You don’t have to do things the traditional way. You can create your way of doing things. With TBI, you have to if you want to recover.
We are conditioned to speak and write in a grammatically correct way. It’s supposed to make communication better. However, it restricts communication to anyone who can speak the “King’s language.”
Patients with limited communication skills for a variety of reasons, including medical, are often not heard. Culture, along with illness, affects how a patient communicates. It takes patience to listen to people who are culturally different and ill. Healthcare is designed, so most doctors don’t have the time to listen to patients. In my case, they did not care, and most did not believe me.
I was in that mindset when I started my 30-day writing challenge to write about my experience as a patient in Massachusetts and New Hampshire. By sharing my story about the pervasive way in which healthcare is broken to the point of doing more harm than good in high-risk groups, I hope others will too. Together we can get reparations for damages done and shine a light on a healthcare system that creates health disparities.
Just because a symptom for a particular illness or an adverse reaction is not in the medical books does not negate its existence. For me, medications didn’t work as expected and often were associated with side effects that doctors would dismiss.
I told the sleep specialist, a Massachusetts General Hospital (MGH) physician, I had palpitations on Vyvanse and Provigil, and he did nothing. HE CONTINUED THE MEDICATIONS after I passed out and hit my head, fracturing and dislocating my jaw. Two months later, I had a hypertensive crisis with a stroke– right-sided weakness and aphasia.
The doctors at Southern NH Regional Medical Center, where I went for evaluation, took the precaution of getting a neurology consult. But ordered a psychiatric assessment despite a BP of over 200 /120 on admission because they did not believe me or the physical exam. The psychologist threatened me. I had an undiagnosed concussion and new-onset HTN, and the psychologist wanted to put me in a mental institution for abnormal behavior. Essentially, the internist/hospitalist who admitted me medically cleared me for psyche admission.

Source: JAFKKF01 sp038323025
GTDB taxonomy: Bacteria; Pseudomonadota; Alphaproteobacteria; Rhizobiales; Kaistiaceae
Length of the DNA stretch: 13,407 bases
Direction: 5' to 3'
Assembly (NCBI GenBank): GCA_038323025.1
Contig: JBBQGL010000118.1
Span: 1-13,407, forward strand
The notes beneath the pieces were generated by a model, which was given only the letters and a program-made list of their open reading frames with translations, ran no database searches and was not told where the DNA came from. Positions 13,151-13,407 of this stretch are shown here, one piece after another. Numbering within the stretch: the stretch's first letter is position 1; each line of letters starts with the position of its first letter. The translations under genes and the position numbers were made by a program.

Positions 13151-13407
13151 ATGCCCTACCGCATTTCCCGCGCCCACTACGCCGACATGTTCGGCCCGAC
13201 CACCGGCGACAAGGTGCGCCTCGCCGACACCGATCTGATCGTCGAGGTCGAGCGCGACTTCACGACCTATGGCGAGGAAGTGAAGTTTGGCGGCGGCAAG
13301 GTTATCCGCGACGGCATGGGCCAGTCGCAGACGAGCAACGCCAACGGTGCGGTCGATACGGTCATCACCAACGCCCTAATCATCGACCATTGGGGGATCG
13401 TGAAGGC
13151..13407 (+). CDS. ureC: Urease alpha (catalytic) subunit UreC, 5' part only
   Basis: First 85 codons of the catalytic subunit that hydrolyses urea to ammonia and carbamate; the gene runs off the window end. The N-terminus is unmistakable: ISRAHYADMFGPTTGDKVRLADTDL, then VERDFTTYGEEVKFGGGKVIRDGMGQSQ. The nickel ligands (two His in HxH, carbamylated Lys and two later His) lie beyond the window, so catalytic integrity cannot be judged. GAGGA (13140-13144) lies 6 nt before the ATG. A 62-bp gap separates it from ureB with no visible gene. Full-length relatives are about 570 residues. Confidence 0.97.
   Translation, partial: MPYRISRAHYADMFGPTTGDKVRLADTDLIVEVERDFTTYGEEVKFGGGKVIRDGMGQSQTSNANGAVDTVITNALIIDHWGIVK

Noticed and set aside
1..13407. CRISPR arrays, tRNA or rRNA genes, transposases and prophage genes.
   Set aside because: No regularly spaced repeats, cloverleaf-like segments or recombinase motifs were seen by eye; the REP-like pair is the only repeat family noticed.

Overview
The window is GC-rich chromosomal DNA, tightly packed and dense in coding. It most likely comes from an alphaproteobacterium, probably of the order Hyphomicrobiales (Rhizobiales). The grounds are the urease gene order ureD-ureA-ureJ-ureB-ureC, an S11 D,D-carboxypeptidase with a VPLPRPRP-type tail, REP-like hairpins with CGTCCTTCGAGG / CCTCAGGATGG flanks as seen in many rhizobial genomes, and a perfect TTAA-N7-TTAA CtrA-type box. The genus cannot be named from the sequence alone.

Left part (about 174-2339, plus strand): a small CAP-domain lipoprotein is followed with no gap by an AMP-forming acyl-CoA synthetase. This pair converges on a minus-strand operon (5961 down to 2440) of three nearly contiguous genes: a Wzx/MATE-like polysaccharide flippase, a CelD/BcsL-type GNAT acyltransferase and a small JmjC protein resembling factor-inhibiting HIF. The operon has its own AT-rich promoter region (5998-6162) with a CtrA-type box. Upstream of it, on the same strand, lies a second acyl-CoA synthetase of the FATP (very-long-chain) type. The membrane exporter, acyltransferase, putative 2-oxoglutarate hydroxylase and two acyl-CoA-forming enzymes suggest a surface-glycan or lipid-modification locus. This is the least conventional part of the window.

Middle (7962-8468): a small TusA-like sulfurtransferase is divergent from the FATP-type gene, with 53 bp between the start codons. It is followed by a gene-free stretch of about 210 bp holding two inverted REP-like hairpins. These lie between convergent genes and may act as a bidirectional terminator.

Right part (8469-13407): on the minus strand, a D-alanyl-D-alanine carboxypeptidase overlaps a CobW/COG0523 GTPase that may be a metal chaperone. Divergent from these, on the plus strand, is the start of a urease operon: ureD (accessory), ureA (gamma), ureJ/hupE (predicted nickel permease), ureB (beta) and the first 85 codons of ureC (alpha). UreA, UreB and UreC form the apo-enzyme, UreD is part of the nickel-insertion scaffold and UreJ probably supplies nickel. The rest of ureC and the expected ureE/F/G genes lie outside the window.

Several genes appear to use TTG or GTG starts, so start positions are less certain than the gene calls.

During that hospitalization for a stroke, they stripped me of my dignity. I was forced to undress in front of a security guard and an audience as if I was property.
The psychologist or therapist then proceeded to ask inappropriate questions about my personal life. None of his questions assessed my judgment or risk of harm. He wanted to know about me. It was almost like his personal need to know.
I complained to the hospital administrators at Southern NH Medical Center without avail and even sent a letter to the board of medicine in NH regarding the psychologist. They thought it was appropriate for him to threaten me with institutionalization when I just had a stroke. What if they had institutionalized me? My problem was not psychiatric, but they were determined to make it so. If they had succeeded, I would not be alive today.
I am a medical doctor who was dismissed and abused by the medical staff and administrators at Tufts Medical Center and Southern NH Medical Center, where I once worked. If they could boldly not believe me and do harm without care or fear, can you imagine what they do to other patients with no knowledge of medicine?